Abstract 145: Epigenetic Modifications of Bone-Marrow Progenitor Cells Promote an M1 Phenotype in Peripheral Macrophages in Diabetes
Introduction: Diabetic wounds are characterized by a chronic inflammatory state that is maintained by overexpression of pro-inflammatory cytokines generated by immune cells, namely macrophages. To understand this imbalance, it is critical of understand how changes in immune cells at the systemic level influence the peripheral immune cells. Work from our lab has shown that cytokines induce a histone post-translational “epigenetic signature” at promoter sites of specific genes. However, the role of histone modification of DNA on diabetic progenitor and differentiated immune cells and their impact on chronic inflammation in the periphery has not been studied. We hypothesized that epigenetic changes to bone marrow cells influences peripheral macrophage phenotypes.
Methods: Bone marrow was harvested from 7 diet-induced obese mice (DIO) (mean glucose= 290) and 7 wildtype (WT) controls. In some of the mice, lin -/ckit+ population was isolated and flow cytometry (FACS) analysis was performed to isolate hematopoietic stem cells (HSC) and myeloid progenitor cells (MYP). HSC were defined as cells expressing sca1+/CD150+/flt3+ and MYP co-expression of sca1+/CD150+/FcgR-/CD105low. HSC and MYP were analyzed via FACS for the presence of chromatin marks. In other mice, BMD macrophages were isolated and propagated in cell culture. Macrophages were either untreated or skewed towards an M1 or M2 phenotype with IF-gamma or IL-4, respectively. Levels of protein and mRNA of M1/M2 products were analyzed. Additionally, at 6, 24 and 72 hours the macrophages were assessed for expression of chromatin remodeling marks via FACS analysis.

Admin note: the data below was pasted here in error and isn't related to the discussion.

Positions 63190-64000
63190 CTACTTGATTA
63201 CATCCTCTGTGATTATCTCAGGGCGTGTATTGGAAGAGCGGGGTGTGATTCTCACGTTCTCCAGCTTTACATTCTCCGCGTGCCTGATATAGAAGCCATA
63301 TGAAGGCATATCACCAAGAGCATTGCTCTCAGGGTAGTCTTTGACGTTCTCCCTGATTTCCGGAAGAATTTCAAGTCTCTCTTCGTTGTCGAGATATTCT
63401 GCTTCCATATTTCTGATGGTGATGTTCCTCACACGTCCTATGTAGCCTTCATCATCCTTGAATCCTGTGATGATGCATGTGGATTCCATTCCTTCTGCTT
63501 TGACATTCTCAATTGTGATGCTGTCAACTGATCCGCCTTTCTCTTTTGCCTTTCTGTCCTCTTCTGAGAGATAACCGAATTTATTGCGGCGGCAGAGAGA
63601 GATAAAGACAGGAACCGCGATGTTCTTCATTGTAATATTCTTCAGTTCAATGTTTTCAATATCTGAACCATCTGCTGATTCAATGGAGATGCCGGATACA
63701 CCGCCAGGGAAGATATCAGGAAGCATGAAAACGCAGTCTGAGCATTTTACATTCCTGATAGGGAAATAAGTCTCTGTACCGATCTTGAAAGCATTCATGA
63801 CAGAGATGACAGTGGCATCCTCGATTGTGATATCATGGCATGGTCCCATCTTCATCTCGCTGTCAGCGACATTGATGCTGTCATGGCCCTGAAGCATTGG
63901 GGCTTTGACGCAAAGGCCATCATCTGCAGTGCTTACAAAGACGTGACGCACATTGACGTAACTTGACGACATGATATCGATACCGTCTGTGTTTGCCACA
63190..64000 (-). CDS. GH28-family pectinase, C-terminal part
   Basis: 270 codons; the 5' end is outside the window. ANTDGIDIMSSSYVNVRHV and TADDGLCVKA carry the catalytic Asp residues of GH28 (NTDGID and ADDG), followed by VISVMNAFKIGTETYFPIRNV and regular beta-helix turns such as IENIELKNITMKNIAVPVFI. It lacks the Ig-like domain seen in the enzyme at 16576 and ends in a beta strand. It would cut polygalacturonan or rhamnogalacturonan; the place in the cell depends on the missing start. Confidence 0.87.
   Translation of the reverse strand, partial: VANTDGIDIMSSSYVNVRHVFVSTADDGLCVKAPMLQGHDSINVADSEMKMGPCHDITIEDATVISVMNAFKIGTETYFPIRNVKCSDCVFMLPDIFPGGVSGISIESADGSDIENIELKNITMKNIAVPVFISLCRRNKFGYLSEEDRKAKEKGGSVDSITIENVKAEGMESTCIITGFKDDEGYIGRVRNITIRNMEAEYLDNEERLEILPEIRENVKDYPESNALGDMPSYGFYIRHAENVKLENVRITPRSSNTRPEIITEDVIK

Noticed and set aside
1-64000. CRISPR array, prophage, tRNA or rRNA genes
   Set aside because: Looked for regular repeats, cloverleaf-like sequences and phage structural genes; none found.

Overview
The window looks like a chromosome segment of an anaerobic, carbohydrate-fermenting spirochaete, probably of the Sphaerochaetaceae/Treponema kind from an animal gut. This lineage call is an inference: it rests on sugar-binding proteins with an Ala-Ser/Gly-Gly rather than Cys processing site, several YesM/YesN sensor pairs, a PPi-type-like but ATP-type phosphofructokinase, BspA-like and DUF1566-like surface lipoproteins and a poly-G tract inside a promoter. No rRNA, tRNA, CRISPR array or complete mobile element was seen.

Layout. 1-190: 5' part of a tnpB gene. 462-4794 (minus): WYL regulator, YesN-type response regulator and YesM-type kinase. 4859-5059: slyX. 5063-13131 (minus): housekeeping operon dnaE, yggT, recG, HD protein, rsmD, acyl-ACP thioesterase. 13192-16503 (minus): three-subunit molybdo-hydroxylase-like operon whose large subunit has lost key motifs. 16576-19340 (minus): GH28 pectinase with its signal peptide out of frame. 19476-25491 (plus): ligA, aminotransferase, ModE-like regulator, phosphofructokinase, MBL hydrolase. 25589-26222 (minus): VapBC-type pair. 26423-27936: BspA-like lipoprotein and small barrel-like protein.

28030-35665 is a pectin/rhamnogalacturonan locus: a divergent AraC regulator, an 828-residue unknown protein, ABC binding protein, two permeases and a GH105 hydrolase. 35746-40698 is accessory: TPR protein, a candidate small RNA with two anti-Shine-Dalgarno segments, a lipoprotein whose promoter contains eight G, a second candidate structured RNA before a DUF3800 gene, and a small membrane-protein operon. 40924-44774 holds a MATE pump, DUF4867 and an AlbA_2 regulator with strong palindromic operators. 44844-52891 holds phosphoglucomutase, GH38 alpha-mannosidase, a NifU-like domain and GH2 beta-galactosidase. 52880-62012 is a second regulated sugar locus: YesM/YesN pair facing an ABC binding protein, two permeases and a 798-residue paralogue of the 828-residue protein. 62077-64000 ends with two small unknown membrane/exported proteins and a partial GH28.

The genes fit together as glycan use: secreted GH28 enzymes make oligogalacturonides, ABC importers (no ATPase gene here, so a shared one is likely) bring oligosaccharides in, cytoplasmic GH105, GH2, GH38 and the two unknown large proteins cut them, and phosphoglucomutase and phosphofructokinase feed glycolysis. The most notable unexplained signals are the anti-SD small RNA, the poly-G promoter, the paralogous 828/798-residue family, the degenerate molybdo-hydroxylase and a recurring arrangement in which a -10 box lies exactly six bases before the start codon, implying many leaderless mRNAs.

Results: HSC had a 2 fold decrease in the expression of H3K9 histone methylation marks in the DIO mice as compared to WT. (Figure 1A) This pattern was also observed in the more differentiated MYP cells. (Fig 1B) Macrophages isolated from diabetic mice also reflected these histone changes, supporting the role of histone methylation on fully-differentiated macrophage gene expression. (Fig 1C) DIO macrophages demonstrated increased levels of TNF-alpha and CCL3, classic M1 phenotype markers. (Fig 1D)
Conclusions: Epigenetic changes initiated in the bone marrow progenitor cells effect immune cells in the periphery, and may contribute to the chronic inflammation seen in diabetics. Manipulation of these histone modifications at the bone marrow level could allow for the development of therapies to prevent chronic inflammation in the periphery of diabetics.
- © 2012 by American Heart Association, Inc.